No. 1 Maryland men’s lacrosse reclaims the Crab Trophy with ease, shellacking Johns Hopkins, 22-7

(Photo Courtesy of Maryland Athletics.)

Things got terribly ugly incredibly quickly for Johns Hopkins. 

The conditions were ideal for the Blue Jays. Balmy April weather encouraged a strong supporting fan turnout at Homewood Field and the Blue Jays have been strong at home (5-1 at Homewood before Saturday) — but No. 1 Maryland men’s lacrosse was in its element.

Goals came in bunches and the offense shared the ball. Nothing was new in the way Maryland dominated, only the opponent and the stakes. Eventually, before hoisting up the Crab Trophy, Maryland handed Johns Hopkins its worst loss in program history, 22-7. 

“I mean, obviously, we didn’t expect that,” head coach John Tillman said. “Once we got going I think they got more confident.” 

The Crab Trophy was practically already in the Terps possession by the end of the first quarter. Two minutes remained in the first frame and Maryland led by five points with six different goal scorers who found the back of the net with relative ease. 

FOGO Luke Wierman dominated at the dot and the defense turned the Blue Jays experienced attack into fodder. 

The 6-1 lead at the end of the first was a typical showing for the Terps, but the second quarter and beyond pointed toward an abnormally high level of play.  

As Maryland worked its way to double figures on the scoreboard, it managed to notch three goals in just 10 seconds of game time in the second quarter. 

Attacker Logan Wisnauskas was responsible for the first two, cleaning up a broken play then calling his own number after Wierman won at the X. With two goals in six seconds, the scores warranted Hopkins a timeout intended to quell the tide, but the Terps came out of the break unfazed and added another, improving their lead to 11-3 in four seconds.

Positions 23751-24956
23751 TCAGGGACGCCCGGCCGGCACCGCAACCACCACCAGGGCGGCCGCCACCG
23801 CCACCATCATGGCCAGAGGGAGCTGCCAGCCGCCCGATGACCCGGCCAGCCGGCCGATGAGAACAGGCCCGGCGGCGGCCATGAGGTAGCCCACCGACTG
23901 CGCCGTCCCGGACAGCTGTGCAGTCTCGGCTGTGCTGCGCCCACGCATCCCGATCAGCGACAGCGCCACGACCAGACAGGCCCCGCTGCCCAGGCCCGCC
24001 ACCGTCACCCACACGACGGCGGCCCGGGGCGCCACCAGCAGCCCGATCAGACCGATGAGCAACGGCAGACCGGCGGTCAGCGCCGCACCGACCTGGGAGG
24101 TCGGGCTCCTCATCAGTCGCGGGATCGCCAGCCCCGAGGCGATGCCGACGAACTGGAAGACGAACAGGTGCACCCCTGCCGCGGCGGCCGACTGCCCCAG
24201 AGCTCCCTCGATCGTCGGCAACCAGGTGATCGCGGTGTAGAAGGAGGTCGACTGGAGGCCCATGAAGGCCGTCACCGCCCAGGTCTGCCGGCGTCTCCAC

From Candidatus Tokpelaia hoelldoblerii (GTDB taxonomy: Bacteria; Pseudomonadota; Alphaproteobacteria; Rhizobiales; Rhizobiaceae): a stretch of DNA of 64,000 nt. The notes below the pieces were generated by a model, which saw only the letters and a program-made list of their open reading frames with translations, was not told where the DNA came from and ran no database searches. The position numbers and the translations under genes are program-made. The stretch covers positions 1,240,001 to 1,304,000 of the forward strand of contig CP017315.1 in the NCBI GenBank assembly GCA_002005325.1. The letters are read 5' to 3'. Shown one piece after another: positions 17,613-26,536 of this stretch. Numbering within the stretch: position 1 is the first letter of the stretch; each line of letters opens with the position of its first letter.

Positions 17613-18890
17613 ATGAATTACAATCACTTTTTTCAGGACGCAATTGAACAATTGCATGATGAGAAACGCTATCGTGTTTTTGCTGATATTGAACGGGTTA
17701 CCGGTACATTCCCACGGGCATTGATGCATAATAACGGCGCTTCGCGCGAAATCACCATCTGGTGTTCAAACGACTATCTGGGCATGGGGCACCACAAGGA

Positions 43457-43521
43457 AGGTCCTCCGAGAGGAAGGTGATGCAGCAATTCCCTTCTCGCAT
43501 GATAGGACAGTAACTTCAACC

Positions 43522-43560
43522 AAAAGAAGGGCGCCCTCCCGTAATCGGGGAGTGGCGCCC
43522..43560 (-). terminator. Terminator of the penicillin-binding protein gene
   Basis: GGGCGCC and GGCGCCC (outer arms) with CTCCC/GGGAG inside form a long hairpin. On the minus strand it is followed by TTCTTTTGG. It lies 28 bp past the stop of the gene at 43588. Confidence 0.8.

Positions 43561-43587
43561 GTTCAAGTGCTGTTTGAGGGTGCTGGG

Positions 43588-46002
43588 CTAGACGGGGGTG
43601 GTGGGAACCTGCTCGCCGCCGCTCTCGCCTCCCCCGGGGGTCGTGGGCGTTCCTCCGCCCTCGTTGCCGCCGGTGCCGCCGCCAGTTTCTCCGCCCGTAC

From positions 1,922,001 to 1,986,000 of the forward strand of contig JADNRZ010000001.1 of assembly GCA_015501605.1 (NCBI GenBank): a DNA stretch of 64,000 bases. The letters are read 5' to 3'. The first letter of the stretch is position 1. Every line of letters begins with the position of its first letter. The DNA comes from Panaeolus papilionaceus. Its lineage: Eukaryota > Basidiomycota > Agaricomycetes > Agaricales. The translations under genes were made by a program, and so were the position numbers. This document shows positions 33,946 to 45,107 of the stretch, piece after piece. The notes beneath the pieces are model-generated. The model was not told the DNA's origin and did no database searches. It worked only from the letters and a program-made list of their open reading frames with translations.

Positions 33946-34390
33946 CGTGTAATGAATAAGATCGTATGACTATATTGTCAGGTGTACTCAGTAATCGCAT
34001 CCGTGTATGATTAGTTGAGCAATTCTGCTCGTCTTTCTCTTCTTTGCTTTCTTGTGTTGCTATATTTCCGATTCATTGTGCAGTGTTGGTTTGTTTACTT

Wierman scooped the faceoff and trotted down the alley and finished with his left. 

“Luke’s done such a good job like every week he’s practicing different plays,” Tillman said. “We’re working on technique with the faceoff squad, he is always working on those lefty [shots] and is able to hit one there.”

The game promptly became Maryland’s to lose. 

But a strangely athletic fadeaway shot and score by Wisnauskas and 10 unanswered goals in the third quarter demonstrated Maryland had no interest in losing. The third frame included more scoring, more defense and, eventually, a record book permanently altered. 

A typical Maryland beatdown turned into the worst loss in ‘The Rivalry’s history and then, the worst loss in the Blue Jay’s program history as Maryland, at one point, led by 16 scores. 

For a majority of the fourth, the starters and the first midfield had an opportunity to rest and admire their work. Goaltender Logan McNaney sat after saving 11 shots and allowing just four goals in three quarters. Defenseman Ajax Zappitello and the rest of the close defense lounged after silencing the Blue Jays for long stretches, most impressively, for the entire third quarter. 

“We had a really good week of prep,” McNaney said of his defense. “We knew we had to start strong and keep the same pace throughout.”

Wisnauskas, too, got to observe from the sidelines after performing what could be his magnum opus of the regular season, recording his second highest shooting percentage (87%) and finishing with a game-high five goals — all while becoming the 19th player in NCAA history and the only Terp in Maryland history to eclipse 300 career points. 

All of them were in their element — and it paid off. 

“Our leadership is so amazing,” Eric Malever said. “We prepare so hard all week and, you know, we win games but it’s the next game — always.”